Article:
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The Three Towns 

The earliest newspaper on the Yorke Peninsula was the Wallaroo times, begun in 1865, in the midst of a strike by men working the Wallaroo smelters. The newspaper was begun by experienced newspaper men, the Taylor twins - Andrew and David.

... When other far less important districts in the colony, such as Tanunda and Kapunda, can support their local newspapers, it would be a disgrace to Yorkes Peninsula and to South Australia, if in this great mining district ... with a population approaching 8000, a newspaper could not be kept up (Wallaroo times, 1 February 1865, p. 2).

Just a few years later, in 1872, Edward Derrington started up the Yorke's Peninsula advertiser at Moonta. Like the Times, the Advertiser was published twice weekly. In 1890 Stratton's People's weekly was started up, also at Moonta, and in 1895 John Southwood added his Yorke's Peninsula plain dealer at Kadina - so that the 'three towns' of the Peninsula were well covered.

These newspapers included coverage of the multitude of smaller towns and farming districts across the Peninsula. 'Country correspondents', residents of the various smaller localities, sent local news items to the newspapers for publication. In 1878 the Yorkes Peninsula advertiser had 40 of these correspondents (Yorkes peninsula advertiser, 28 May 1878, p. 2). However, at least 70 small and large settlements reported news at one time or another in its pages. These ranged from tiny places such as Cocoanut and Humbug Scrub, to the larger towns of Ardrossan and Yorketown. The other newspapers had a smaller number of correspondents. Some correspondents were clearly more prolific than others, or the newspapers over time reported news more regularly from some places than others. The Times, as well as news from the three towns, gave more particular coverage to towns including Snowtown and Paskeville. The Advertiser also gave more coverage to Snowtown, as well as Maitland and Green's Plains. The Plain dealer gave its extra coverage to Paskeville, Green's Plains, Beetaloo and Tickera.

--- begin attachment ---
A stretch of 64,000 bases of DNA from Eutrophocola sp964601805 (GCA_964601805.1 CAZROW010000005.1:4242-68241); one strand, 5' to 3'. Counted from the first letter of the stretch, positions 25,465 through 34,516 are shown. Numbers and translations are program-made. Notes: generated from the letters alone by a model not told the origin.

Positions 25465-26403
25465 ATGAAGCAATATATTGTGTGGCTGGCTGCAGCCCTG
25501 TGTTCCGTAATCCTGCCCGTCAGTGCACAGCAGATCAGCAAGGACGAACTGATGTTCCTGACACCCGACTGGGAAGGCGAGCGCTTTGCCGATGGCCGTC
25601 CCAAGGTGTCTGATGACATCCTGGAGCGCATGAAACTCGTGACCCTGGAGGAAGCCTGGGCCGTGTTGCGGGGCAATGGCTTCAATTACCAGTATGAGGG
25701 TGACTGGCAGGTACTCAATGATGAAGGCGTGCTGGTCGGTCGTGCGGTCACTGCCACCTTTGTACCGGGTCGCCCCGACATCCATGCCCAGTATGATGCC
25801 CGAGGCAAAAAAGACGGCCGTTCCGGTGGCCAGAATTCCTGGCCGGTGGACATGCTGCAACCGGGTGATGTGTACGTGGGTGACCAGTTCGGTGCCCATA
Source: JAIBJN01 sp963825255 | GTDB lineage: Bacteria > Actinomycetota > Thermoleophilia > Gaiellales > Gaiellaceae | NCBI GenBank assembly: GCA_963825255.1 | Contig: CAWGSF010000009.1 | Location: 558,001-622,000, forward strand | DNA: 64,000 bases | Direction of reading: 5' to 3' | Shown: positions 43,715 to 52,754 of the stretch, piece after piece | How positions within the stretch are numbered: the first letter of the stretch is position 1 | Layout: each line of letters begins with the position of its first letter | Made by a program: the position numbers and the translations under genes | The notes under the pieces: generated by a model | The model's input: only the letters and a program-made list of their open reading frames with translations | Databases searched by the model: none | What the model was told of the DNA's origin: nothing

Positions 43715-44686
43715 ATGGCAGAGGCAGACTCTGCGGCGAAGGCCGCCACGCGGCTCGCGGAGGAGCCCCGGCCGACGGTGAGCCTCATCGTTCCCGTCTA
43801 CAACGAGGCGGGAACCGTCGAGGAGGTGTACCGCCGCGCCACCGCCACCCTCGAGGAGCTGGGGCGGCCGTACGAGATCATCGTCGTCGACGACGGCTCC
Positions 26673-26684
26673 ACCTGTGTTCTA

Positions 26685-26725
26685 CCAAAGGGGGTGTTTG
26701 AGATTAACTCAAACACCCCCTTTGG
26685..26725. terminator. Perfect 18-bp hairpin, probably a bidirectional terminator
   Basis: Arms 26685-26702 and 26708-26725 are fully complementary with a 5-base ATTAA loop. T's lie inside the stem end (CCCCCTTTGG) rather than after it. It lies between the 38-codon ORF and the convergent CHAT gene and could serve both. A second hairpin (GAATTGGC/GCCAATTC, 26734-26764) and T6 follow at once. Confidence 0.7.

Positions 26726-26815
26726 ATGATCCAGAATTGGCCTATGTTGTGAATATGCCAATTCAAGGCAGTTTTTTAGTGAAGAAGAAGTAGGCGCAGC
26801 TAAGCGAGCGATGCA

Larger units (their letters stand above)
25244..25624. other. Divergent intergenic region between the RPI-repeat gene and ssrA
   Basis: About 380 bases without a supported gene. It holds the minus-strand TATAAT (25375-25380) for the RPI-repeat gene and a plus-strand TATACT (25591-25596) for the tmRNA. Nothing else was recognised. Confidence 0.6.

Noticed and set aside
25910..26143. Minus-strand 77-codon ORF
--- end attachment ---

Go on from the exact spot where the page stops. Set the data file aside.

The Yorke Peninsula newspapers had many things in common. Coverage of the mines - by far the main economic focus of the district until the mines closed in 1923 - was exhaustive. The strikes, rise and fall of world demand for copper, the (sadly) regular accidents, and the general lives of the miners and their families, were the major component of much of the newspapers' content. The majority of the miners were Cornish, and the newspapers reflected the particular customs and even dialect of this large group. The Plain dealer and the People's weekly particularly showed this. The Cornish were a people who loved music, and the activities of bands, choirs and local composers such as Joseph Glasson, were all reported in the newspapers. The annual Moonta musical competitions started in 1906. By 1909 these included 220 entries performing over 15 nights (Yorke's Peninsula advertiser, 3 December 1909, p. 3). The other preoccupation of the Cornish community was religion, in particular Methodism, with a proliferation of large churches. The churches were given a head start in 1874/1875 with some remarkable revivals that took place, as reported in the South Australian Bible Christian magazine in those years. It was said that 1,500 people were converted in this wave. Certainly church membership apparently went up by at least 300.

Another favourite newspaper topic was sport. A major function of country newspapers has been coverage of local sport, to an ever increasing degree, perhaps particularly since the early 20th century. The Times and Advertiser gave particularly strong coverage to sport. The three main sports seemed to be cricket, football and, from 1896, cycling. The cycling craze eventually died away, but remained strong for some years. The Times was also a good forum for horse racing.

Smaller community newspapers

Other towns on the Yorke Peninsula started their own newspapers a little later. The Ardrossan news ran for a few months in 1911.


Ardrossan news
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Copper age
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Kadina & Wallaroo times
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Plain dealer
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Yorkes Peninsula advertiser
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